Covid 2.0 can cause a sudden spike in NBFCs

As non-bank financial firms seek to mitigate the impact of the second wave of Covid on their balance sheets, estimates suggest that about a tenth of their loan books could be reformulated, almost three times more than during the first wave. Profitability could also take a hit in the June quarter as collection efficiency improved over the past month.

“The revisions in the second wave will be at least 23 times higher than what we saw last year because there is no general moratorium this time; So we have to save everything we can, “said the CEO of a large non-bank lender. We expect earnings to decline significantly this quarter (June). The head of another lender said the effects of a major revision in June and September -Quarter will be seen.

“Several NBFCs are referring to the June quarter revision and implementation will happen in the following months, so you will see a relatively high proportion of revisions in the final quarter. We’ve seen a dramatic increase in customers who haven’t made payments and these companies need to hold hands, ”said the CEO, asking for anonymity.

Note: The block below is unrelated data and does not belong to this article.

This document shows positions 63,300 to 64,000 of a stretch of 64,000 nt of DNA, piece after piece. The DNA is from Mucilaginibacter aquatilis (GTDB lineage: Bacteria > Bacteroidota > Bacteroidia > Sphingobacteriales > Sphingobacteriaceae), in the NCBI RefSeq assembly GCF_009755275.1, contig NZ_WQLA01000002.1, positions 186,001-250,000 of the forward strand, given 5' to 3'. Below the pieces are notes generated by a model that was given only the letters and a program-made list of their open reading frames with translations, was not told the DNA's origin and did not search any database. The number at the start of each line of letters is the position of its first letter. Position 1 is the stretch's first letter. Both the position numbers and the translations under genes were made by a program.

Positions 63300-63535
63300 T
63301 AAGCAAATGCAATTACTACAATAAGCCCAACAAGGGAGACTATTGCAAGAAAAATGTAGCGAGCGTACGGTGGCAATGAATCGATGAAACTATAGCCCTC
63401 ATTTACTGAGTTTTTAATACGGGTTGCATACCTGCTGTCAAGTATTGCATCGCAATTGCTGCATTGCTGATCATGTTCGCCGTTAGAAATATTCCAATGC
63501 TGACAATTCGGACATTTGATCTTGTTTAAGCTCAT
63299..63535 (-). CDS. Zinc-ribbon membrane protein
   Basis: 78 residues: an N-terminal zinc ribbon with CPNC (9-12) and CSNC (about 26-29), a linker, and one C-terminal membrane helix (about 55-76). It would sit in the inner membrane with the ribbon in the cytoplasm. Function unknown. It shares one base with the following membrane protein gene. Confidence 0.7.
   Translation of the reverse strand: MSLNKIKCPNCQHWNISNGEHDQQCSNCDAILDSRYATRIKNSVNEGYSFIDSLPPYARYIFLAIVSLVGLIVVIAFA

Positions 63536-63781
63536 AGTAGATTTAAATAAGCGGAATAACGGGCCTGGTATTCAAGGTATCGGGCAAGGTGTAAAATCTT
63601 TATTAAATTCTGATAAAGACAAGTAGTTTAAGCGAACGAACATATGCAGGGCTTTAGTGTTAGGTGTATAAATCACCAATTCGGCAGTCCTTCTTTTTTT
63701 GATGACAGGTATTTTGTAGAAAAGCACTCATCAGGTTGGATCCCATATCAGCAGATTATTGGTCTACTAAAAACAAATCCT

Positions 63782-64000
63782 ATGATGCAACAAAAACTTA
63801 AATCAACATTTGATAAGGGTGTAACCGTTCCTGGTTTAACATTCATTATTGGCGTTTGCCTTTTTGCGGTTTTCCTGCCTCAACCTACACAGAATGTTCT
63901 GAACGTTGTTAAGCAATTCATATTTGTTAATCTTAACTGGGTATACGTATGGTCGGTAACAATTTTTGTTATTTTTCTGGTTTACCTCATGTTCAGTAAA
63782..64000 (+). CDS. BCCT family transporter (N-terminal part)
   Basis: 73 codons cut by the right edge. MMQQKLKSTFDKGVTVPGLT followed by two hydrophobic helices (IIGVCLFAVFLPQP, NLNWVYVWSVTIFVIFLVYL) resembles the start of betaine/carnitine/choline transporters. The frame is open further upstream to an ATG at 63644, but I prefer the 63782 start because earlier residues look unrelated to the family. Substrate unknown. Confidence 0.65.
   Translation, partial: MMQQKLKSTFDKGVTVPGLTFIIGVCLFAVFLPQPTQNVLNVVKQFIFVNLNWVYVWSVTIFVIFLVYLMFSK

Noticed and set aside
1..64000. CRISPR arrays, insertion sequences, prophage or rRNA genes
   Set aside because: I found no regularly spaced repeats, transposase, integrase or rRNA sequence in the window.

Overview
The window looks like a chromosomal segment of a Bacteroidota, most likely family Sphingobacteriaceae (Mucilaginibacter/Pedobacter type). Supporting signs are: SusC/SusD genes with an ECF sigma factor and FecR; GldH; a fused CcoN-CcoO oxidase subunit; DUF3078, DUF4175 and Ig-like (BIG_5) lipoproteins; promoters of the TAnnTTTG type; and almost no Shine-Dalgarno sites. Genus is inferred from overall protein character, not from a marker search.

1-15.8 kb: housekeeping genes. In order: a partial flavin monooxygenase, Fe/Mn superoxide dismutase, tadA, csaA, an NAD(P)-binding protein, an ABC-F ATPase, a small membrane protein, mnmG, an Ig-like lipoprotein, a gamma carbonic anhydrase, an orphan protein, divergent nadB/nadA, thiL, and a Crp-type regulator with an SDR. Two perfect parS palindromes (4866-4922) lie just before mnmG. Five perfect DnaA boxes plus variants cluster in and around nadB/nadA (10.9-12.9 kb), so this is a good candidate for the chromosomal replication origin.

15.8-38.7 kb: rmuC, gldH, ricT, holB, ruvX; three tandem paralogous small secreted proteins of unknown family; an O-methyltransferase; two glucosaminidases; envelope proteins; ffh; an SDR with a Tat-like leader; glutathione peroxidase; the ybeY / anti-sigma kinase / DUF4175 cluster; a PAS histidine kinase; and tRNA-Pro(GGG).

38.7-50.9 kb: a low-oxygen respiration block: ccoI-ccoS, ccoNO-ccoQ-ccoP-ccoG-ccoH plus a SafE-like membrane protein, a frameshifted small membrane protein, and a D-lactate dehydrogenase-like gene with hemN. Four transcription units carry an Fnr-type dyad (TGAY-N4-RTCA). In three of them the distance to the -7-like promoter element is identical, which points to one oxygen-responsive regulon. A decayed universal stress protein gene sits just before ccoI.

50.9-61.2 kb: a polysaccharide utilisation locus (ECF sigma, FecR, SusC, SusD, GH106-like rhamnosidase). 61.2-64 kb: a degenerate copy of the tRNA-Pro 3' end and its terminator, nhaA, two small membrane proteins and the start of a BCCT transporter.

In its most recent monetary policy announcement, the RBI announced version 2.0 of the resolution framework for borrowers with an exposure of less than 25 billion at the end of March 31: This restructuring window is open until September 2021.

“Unlike last year, RBI has provided limited loan restructuring support, which could result in a sharp increase in the total restructured portfolio for most NBFCs, including vehicle finance companies,” said Jignesh Shial, research analyst at Emkay Global Financial Services. “We remain concerned about the sharp rise in Level 2 assets, considering that recently restructured loans from the previous moratorium period have been added to the book.” Most non-bank lenders have slowed down new withdrawals, and improving recoveries remains a top priority. , which had fallen to 20% in April and May, showed signs of normalcy in June with the regularisation of economic activity.

While collections for unsecured commercial loans and durable consumer goods continued to have problems, the credit card segment performed better. The vehicle finance segment remained the most vulnerable, with private cars and two-wheelers normalising recoveries and loans for commercial vehicles and passenger cars remaining. under stress.

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